Educators Are Concerned About COVID Slide: What Is It And What You Can DoHow do you address learning loss due to a pandemic?by Thumby Server-Veloso .
Summer is usually the time to relax, unwind and enjoy. With the COVID-19 pandemic, family escapades or vacations will be different from previous years. We also had such an unusual year of learning, parents, teachers, and even some students are a bit anxious about how things will be when school starts up again.
For many years, we’ve heard about what teachers call “summer slide.” The assumption is when students go on their two-month break, some lessons, especially in subjects like Math and Reading, are forgotten. When classes resume, it takes a while for the students to retrieve all “lost” lessons.
In a 2019 article written by Youki Tedara for Edutopia called “New Research Cast Doubt on the Summer Slide,” Tedara explained it was a 1980 study and common sense that supported the idea of summer slide.
However, a 2019 study by von Hippel pointed out that the 1980 results may have been distorted. Tedara asserts, “While summer learning can help close individual gaps...taking a break does not amplify achievement gaps across student populations more generally.”
So does that mean we can relax now?
What is the COVID slide?
Hold on. Today, parents and educators are shifting their concern to what has been coined as the “COVID slide.” It suggests that a gap in learning has occurred because of school closures, extended breaks, and even modified lessons due to the challenges of online learning.
Rowie Mattie, the founder of the Galileo Enrichment programs, asserts, “Students faced various forms of challenges to an online setting.”ADVERTISEMENT - CONTINUE READING BELOW
Mattie identifies three major adjustments students continue to make with online learning.
- How to cope with synchronous (learning happens in real-time) and asynchronous (self-guided learning) environments
- How to thrive in an online group setting
- How to maximize the time spent per subject in school, especially in Math and English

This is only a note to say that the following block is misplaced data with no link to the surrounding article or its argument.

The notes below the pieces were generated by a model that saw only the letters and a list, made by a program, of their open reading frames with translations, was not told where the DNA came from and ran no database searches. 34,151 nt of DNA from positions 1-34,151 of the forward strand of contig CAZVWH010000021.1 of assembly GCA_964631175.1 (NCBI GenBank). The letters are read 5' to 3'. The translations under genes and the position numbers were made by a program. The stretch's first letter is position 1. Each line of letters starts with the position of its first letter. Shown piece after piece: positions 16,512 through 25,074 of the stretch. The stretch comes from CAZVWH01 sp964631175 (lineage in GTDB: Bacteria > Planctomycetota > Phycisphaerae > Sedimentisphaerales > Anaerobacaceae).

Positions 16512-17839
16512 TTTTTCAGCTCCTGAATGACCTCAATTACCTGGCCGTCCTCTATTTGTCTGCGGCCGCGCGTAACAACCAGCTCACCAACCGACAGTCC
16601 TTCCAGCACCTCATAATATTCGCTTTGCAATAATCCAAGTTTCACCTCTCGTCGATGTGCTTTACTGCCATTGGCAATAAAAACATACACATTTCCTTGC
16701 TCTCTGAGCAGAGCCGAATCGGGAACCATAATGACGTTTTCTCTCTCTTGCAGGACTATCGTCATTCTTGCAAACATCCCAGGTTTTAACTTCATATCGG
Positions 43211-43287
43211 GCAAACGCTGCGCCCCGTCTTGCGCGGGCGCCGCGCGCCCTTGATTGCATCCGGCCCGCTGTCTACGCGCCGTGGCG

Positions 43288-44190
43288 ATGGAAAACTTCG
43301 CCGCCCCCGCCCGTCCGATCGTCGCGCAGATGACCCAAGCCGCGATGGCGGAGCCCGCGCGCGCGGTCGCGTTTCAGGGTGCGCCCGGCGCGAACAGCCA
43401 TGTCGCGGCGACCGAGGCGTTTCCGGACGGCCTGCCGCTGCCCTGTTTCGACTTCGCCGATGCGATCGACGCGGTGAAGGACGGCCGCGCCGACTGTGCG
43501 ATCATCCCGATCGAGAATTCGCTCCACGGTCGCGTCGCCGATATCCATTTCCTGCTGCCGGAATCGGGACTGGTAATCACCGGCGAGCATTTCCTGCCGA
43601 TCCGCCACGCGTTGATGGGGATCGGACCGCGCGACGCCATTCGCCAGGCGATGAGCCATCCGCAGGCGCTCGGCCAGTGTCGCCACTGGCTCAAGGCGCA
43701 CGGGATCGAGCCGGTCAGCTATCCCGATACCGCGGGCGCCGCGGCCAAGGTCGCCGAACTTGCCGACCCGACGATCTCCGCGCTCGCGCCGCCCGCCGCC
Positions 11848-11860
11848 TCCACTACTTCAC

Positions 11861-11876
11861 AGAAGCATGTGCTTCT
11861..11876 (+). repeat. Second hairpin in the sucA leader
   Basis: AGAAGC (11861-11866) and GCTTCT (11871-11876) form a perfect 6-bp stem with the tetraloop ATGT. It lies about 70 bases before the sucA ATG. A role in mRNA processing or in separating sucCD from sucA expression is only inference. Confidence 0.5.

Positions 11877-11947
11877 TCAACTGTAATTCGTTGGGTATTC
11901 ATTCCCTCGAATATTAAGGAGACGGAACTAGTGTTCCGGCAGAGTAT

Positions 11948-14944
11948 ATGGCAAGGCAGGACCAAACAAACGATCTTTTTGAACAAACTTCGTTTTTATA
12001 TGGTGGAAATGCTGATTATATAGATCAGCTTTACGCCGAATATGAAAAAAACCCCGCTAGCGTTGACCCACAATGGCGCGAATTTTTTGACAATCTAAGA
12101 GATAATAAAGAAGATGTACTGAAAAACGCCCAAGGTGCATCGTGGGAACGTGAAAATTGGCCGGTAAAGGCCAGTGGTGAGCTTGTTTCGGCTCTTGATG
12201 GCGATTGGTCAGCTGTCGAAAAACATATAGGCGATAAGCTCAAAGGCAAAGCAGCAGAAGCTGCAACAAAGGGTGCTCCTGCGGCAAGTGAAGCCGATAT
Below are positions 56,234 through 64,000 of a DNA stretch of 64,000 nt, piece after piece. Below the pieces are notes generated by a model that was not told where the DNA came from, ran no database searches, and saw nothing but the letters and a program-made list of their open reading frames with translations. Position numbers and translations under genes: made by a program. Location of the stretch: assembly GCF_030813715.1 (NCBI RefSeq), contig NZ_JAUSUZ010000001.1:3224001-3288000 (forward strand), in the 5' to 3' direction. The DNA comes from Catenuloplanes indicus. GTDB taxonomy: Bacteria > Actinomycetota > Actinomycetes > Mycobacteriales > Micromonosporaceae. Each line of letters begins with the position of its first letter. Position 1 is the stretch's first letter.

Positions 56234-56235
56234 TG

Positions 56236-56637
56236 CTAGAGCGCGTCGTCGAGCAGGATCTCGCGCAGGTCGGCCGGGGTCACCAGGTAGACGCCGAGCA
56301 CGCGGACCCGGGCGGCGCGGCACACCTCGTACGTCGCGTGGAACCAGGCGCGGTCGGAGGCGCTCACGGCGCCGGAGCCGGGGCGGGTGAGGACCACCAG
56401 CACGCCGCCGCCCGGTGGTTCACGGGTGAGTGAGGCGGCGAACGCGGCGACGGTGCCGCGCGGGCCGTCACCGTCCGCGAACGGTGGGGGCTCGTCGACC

It’s undeniable that teachers had to modify their curriculum for online classes to provide a healthy balance between student’s abilities to receive and understand lessons through screens or modules while staying motivated and engaged.
How to address learning loss due to COVID
We have to consider that there could be a learning gap between what students are learning online versus what they would have learned in a regular classroom.
Some parents who feel their kids need a bit more help in learning are turning to creative solutions. They are letting their kids use their free time to join classes that may not be labeled Math, Reading, or academic, but they actually help enhance skills in these subjects.
What are these classes? Coding workshops, book clubs, writing seminars, art classes. Other parents use this time to make their kids break from screens and instead learn from real-life experiences.
Parents teach kids about the value of money by making them do chores for their summer allowance or help plan budgets weekly. Kids learn about measurements from baking or cooking. They read books and watch films and then have family discussions to compare and contrast.
The takeaway for parents is even though there may be such a thing as the COVID slide, there are various solutions available that fit different family lifestyles so children can successfully close any learning gap.CONTINUE READING BELOWRecommended Videos
Barbara Server-Veloso is known as Teacher Thumby in her preschool, Toddlers Unlimited, and Ms. Thumby in her grade school, Thinkers Unlimited, Alabang. She is also a partner in Spark Discovery Center in Jupiter Street, Makati, where she teaches the Baby and Me Class. Teacher Thumby has a Master’s degree from the University of the Philippines in Family Life and Child Development. She has been teaching since 1993. She is also the mother of Lucas and Verena.
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